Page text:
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Home arrow Psychology arrow Psychiatrists in Combat: Mental Health Clinicians Experiences in the War Zone

Concluding Remarks

Neither military nor civilian health care professionals are immune to the consequences of traumatic events. Military and civilian tragedies are a part of our lives and our chosen professions. Just because we are armed with the knowledge and skill to help others cope with the consequences of trauma, doesn’t mean we will always effectively apply these same skills to ourselves. Sometimes we need to allow others to assist us. I did ultimately need to seek medical care for my orthopedic issues and relationship counseling to facilitate reintegration with my family. While there is often much camaraderie among Service Members who share similar warzone experiences, individual responses to traumatic experiences vary greatly. While personal vulnerability is often uncomfortable, professional and personal growth can result from shared responses and coping strategies. Ultimately, we must learn how to care for ourselves and each other with the same compassion and skillfulness as we do the non-health care professionals who enter our clinics.

Acknowledgments Thank you to my family and friends for their patience, support, and unwavering love. I am grateful also to Lieutenant Colonel Kathleen Yancosek, Ph.D., OTR/L, CHT, Barbara Syler, PT, Lieutenant Colonel, US Army (Ret.), and Lieutenant Colonel Sarah Goldman, Ph.D., OTR/L, CHT for their invaluable mentorship and support. Thank you to Elspeth Cameron Ritchie, M.D., MPH, Colonel, US Army (Ret.), Colonel Matthew St. Laurent, MSOT, OTR/L, Sergeant Major Abuoh Neufville, Staff Sergeant Osuna Castro, OTA, and Mr. Heath Sharp for their assistance with this chapter. My heart goes out to the brave men and women of the 3rd Infantry Brigade Combat Team, 1st Armored Division (3/1 AD), the 173d Airborne Brigade Combat Team (173d ABCT), and the 30th Medical Command with whom I had the privilege of serving.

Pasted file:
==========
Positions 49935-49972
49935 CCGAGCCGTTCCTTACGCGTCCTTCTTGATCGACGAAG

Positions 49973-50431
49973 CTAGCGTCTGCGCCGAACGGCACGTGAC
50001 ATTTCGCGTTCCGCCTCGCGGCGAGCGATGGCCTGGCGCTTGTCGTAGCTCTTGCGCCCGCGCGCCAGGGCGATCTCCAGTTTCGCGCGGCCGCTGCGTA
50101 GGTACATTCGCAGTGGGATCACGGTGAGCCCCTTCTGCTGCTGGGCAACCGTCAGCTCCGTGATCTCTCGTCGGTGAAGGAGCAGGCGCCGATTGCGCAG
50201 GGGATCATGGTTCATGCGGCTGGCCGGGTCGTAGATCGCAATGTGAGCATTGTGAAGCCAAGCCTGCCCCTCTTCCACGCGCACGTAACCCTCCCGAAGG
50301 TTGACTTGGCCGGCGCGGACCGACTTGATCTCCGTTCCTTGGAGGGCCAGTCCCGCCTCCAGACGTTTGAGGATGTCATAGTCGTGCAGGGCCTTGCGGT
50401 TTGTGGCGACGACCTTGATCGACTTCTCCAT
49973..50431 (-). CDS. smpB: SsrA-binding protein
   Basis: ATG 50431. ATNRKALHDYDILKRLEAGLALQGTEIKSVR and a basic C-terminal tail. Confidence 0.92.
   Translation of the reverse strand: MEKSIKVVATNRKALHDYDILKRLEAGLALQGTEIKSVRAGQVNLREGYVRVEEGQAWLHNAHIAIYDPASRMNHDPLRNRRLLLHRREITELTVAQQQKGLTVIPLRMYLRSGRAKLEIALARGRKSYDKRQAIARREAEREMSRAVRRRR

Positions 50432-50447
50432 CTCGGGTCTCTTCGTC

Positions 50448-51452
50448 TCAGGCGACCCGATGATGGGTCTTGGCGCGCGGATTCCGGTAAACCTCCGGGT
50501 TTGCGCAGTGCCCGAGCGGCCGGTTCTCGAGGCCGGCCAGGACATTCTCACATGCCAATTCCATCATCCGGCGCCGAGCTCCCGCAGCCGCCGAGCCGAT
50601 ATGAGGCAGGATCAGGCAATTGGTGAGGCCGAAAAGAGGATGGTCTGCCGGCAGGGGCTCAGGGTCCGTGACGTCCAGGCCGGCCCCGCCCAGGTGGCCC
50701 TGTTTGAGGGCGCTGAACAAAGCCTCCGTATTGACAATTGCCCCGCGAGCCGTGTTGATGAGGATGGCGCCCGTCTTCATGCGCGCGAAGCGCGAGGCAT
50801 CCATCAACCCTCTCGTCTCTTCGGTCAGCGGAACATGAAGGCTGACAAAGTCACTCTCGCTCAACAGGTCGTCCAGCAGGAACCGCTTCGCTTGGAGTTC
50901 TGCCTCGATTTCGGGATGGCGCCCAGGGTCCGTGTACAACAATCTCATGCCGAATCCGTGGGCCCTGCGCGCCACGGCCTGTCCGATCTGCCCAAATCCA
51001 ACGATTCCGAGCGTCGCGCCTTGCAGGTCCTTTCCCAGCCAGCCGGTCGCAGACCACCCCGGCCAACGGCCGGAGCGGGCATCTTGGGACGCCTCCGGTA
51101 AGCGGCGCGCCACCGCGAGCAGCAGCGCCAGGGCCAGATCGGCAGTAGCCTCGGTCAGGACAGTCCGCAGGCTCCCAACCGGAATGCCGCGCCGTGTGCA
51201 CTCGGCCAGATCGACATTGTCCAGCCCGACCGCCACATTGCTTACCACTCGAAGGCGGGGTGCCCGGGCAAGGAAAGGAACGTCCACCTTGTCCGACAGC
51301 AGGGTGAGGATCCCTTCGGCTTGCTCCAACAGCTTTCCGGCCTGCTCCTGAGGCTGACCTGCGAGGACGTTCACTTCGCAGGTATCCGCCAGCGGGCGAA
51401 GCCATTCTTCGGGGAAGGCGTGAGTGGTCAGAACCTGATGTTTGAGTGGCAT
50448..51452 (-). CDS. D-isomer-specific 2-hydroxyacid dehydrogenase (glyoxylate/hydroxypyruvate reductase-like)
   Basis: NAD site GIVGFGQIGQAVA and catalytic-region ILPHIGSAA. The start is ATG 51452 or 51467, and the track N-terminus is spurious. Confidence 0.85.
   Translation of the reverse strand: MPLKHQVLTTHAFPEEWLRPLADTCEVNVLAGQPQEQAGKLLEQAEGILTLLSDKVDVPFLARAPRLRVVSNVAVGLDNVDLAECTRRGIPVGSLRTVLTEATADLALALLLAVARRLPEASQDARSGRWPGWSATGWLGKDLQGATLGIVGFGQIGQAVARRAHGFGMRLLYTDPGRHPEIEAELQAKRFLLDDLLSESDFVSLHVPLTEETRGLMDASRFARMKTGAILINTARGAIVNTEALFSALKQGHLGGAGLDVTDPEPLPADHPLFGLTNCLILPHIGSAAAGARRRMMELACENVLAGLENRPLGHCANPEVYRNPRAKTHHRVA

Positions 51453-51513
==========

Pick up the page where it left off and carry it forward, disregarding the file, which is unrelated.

Disclosure: The views expressed are those of the author and do not necessarily reflect the official views of the US Army Office of the Surgeon General, the Department of Defense, the Department of the Army, the US Army Medical Command, or the US Army Specialist Corps. Mention of trade names, commercial products, or organization does not imply endorsement by the US Government. The names of most of the personnel involved in this incident have been changed.

References

  • 1. Neufville A. First sergeant of Charlie Medical Company, Brigade Support Battalion, 173d ABCT during the 2012-13 deployment to Afganistan (S. Merkle, Interviewer); 2016, February 2.
  • 2. Montz R, Gonzales FJ, Bash D, Carney A, Bramlett D. Occupational therapy role on the battlefield: an overview of combat and operational stress and upper extremity rehabilitation. J Hand Ther. 2008;21(2):130-5.
  • 3. Headquarters, Department of the Army. Field manual 4-02.51, combat and operational stress control. Washington, DC: Government Printing Press; 2006.
  • 4. Headquarters, Department of the Army. Army techniques publication 4-02.5, casualty care. Washington, DC: GPO; 2013.
  • 5. Smith-Forbes ME, Najera MC, Hawkins CD. Combat operational stress control in Iraq and Afghanistan: army occupational therapy. Mil Med. 2014;179:279-84.

MAJ Shannon Merkle is an active duty Army Occupational Therapist. This chapter focuses on events in Regional Command East, Afghanistan in 2012-2013, while she served as the Officer-In-Charge of the Level II Concussion Care Center on Forward Operating Base Shank.

 
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